DI: Talk about the tweets themselves. Mostly they are things you think up in these meetings every day?

MB: They are responses to things that happen in meetings. Or things I wish I could say. In a few cases I’ve actually said these things. Of course the names have been removed to protect the boring, the rude, the jargon-spewing types, the lazy, the bullies, and the people with “bad grammer”.

@MeetingBoy: I know, I know, but if your idea is so good, why hasn't some VP passed it off as their own yet?

@MeetingBoy: Sorry, I have to leave your meeting. I have something I need to do. I need to not be bored to death.

@MeetingBoy: This PowerPoint needs an art director? Wow! I never thought I'd say this to you, lady, but you're overthinking this.

@MeetingBoy: That email you claim I never sent you? Here it is. Along with your REPLY TO IT.

@MeetingBoy: No, I wasn't playing Devil's Advocate. I really think your idea is stupid.

@MeetingBoy: You are mean, incompetent, and ignorant. Life did not hand you lemons; life handed you CONSEQUENCES.

DI: But other times I see you attributing the tweets to other authors/publishers. How does that work?

MB: Sometimes I see a tweet that I wish I wrote. Other times my followers send me one I missed. Either way, if it’s something I think my audience would appreciate, I share it. After all, I don’t want to be like that guy in my office who thinks the only good ideas are the ones he thinks of.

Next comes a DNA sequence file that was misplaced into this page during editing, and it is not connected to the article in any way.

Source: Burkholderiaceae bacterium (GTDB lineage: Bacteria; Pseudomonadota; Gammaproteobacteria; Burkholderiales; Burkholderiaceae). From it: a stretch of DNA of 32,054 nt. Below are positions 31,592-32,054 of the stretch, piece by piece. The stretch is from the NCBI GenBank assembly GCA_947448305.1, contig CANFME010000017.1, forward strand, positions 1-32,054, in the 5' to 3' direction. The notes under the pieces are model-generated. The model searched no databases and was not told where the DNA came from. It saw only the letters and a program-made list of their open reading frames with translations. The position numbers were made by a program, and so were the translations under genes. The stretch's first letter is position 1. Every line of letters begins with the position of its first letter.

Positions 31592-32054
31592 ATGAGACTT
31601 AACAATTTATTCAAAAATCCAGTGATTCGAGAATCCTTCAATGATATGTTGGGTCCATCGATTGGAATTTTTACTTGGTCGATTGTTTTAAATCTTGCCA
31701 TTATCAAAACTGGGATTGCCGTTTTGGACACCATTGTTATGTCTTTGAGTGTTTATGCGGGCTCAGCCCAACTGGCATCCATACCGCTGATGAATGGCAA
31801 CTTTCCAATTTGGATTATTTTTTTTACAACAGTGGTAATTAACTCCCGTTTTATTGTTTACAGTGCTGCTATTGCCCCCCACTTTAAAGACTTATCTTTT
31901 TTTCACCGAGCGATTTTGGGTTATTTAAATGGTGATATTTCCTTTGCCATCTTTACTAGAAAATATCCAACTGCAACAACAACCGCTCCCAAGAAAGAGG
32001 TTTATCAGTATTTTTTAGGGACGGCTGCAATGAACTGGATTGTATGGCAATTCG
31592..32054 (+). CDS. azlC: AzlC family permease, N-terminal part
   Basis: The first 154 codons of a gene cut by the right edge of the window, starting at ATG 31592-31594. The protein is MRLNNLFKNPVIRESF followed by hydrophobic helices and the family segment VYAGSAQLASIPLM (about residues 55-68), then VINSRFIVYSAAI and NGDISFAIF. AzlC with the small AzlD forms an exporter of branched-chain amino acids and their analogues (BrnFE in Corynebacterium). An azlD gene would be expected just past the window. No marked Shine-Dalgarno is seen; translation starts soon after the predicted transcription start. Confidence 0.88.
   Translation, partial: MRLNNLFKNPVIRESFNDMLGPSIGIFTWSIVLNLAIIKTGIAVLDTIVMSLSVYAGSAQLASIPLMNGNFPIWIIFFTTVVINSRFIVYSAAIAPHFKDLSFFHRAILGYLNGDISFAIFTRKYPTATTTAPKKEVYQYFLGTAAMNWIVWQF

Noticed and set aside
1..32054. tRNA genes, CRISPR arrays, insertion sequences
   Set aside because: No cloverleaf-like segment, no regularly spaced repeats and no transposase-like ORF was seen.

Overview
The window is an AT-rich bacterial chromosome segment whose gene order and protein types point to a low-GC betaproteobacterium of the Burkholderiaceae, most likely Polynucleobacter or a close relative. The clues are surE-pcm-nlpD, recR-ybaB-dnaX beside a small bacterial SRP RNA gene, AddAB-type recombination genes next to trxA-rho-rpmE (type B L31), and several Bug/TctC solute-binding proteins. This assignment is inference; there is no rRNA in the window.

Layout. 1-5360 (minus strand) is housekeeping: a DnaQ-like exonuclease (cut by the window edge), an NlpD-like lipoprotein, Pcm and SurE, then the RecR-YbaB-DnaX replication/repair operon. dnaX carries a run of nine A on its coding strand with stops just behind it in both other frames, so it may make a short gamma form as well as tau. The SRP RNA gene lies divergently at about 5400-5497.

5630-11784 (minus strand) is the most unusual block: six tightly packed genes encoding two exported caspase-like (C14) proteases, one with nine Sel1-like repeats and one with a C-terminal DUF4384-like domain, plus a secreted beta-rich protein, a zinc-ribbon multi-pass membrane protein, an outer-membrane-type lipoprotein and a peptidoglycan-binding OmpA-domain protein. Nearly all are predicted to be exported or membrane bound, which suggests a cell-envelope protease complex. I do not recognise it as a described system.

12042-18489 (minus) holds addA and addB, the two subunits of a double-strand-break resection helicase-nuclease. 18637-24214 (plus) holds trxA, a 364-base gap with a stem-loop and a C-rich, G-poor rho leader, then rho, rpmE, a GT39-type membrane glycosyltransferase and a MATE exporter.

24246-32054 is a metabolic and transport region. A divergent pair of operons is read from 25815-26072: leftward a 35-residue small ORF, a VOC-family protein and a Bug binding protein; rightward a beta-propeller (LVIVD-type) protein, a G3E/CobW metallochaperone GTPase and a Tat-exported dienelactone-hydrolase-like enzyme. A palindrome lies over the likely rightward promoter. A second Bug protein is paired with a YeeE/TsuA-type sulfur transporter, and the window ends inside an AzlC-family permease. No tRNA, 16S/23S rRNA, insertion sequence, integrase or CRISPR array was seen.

For example, some of my favorite tweets that someone else wrote are:

@swimparallel: I've recovered from my death sickness. Now I'm back in the office. It feels like a lateral move.

@summersumz: Evaluating data, making conclusions. LIVING THE DREAM!

@kerissmithJA: Your cc list doesn’t scare me. I still refuse to respond to your email.

DI: So now you have this cool wall calendar. How’d that come about?

MB: A friend makes up a calendar with photos of his family, which I dutifully hang in my cube. I thought it would be cool to have a MeetingBoy calendar. I’d hoped to make a 365-page-a-day calendar, which I think would really work for my short quips, but I couldn’t find a way to publish it. So I went with a wall calendar, and asked for illustrators among my followers.

Of course once I had printed the calendar, I realized I couldn’t possibly put the calendar on my desk. I can’t have my boss or coworkers know that I’m MeetingBoy, and it’s probably better if they don’t even know he exists. Clearly I hadn’t thought this through.

I think the calendar makes a great Secret Santa gift. I think coworkers across the English-speaking world would love to get one.

Calendar available for sale online at